CUPR has carried out economic development research at all political levels—local, state, national, and international—using advanced economic and geographic models. CUPR’s capabilities include econometric, input-output, and GIS models. A major study analyzing the strengths and weaknesses and growth potential of the New York–New Jersey regional economy, research for the economic development portion of the Regional Plan Association’s Third Regional Plan for the New York–New Jersey metropolitan area, and an analysis of the New York region’s complex of biomedical industries carried out for The Port Authority of New York and New Jersey are three recent CUPR projects using a number of advanced research techniques.
CUPR’s The Rutgers Economic Advisory Service (R/ECON™) provides econometric forecasts of the state’s economy for business and government leaders. These include both long-term and short-term forecasting models and an index of leading economic indicators. R/ECON’s semi-annual conferences bring together experts to discuss current conditions and topics vital to the region’s economy. CUPR has also been in the forefront of input-output analysis using R/ECON’s I-O model in impact and evaluation studies, most recently for analyses of housing preservation and tourism.
CUPR, together with two other institutions, created TELUS (the Transportation, Economic, and Land Use System), a sophisticated transportation information system that enables planners to measure the regional impact of proposed transportation projects. Utilizing (GIS) technology, TELUS allows users to track and retrieve project information in an easily understood format. The system enables estimation of economic and land-use effects of transportation projects in the project pipeline, taking into account their short and long-term impacts. TELUS will be licensed to, and customized for, metropolitan planning organizations throughout the United States, and will be an aid in meeting the mandates of federal ISTEA and successor NEXTEA programs.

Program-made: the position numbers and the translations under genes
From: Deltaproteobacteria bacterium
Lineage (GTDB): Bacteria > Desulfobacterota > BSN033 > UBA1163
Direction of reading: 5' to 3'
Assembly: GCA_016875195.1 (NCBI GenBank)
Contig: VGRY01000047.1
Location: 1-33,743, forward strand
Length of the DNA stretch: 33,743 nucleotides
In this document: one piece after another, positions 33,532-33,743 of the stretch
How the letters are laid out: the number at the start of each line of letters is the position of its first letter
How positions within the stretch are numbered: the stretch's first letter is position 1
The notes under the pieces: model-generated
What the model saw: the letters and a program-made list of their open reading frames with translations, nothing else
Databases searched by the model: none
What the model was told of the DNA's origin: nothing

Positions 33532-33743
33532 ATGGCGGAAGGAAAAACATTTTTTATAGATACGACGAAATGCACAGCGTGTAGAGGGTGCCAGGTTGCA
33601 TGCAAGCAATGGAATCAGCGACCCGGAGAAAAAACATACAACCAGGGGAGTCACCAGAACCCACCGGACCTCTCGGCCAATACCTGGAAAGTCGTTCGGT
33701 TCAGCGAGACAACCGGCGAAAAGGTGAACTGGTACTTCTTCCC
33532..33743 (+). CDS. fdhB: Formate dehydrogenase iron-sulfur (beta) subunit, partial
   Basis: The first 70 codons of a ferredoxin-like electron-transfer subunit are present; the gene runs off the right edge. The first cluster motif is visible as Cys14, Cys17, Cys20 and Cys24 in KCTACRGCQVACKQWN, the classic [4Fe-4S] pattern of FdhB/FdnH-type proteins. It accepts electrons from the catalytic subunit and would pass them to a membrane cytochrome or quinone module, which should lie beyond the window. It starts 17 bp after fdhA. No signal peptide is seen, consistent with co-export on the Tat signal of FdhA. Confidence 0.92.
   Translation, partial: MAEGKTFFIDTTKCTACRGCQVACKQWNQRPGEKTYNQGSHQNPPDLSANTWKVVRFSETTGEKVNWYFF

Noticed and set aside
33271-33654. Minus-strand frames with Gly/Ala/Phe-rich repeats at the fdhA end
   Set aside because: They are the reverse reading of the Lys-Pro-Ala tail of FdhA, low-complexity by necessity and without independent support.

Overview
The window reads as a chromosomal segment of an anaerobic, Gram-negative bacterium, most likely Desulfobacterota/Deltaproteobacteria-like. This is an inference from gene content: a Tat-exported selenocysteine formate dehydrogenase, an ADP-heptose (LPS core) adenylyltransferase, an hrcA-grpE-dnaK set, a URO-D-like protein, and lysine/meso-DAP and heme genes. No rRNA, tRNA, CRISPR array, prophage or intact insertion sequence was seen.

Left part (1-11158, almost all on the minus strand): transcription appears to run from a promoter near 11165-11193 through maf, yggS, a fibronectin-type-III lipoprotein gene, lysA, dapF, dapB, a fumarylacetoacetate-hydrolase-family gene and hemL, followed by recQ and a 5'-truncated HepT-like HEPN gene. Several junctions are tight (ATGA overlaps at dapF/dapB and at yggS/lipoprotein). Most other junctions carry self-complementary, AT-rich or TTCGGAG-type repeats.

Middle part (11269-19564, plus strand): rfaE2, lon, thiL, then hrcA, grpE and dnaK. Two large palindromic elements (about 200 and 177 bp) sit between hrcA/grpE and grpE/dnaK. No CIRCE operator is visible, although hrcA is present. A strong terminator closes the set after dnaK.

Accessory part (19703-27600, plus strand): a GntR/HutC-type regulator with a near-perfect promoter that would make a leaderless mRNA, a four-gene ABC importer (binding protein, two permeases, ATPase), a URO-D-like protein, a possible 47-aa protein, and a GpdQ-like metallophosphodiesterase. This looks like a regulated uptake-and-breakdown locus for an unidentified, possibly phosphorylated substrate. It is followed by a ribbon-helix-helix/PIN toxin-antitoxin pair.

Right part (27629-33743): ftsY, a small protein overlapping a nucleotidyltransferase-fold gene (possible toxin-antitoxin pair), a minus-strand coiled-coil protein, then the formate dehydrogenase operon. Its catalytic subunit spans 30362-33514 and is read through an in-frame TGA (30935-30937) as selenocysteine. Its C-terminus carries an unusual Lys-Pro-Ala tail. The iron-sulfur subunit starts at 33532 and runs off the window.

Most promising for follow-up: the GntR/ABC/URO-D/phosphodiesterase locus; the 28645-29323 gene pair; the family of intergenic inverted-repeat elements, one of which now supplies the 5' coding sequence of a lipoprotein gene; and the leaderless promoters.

CUPR completed national evaluations of the U.S. Economic Development Administration’s Public Works and Defense Adjustment programs. CUPR faculty traveled across the United States to visit EDA sites and collect data on EDA’s programs. The resulting analyses quantified the impacts on the localities and regional economies of jobs created and additional private- and public-sector investment leveraged as a result of EDA’s programs.
Until recently, geographic information systems were used primarily to model interactions between land use and transportation, and land use and environment; now the technology is being applied in analyses of social services, demographic processes, and economic development as well. Under a HUD contract, CUPR and the police department of Charlotte, North Carolina, are examining how GIS technology can aid in crime prevention. In another HUD study, CUPR used GIS to determine the spatial dimensions of the uses of housing vouchers and certificates.
Other CUPR projects employing GIS include identifying brownfields sites suitable for development evaluation of an earthquake risk model to estimate fatalities and property losses under various scenarios, mapping of historically significant places, and analysis of welfare-to-work policies.
Finally, CUPR completed a five-year study on the Costs of Sprawl wherein it modeled a growth projection for every county in the United States.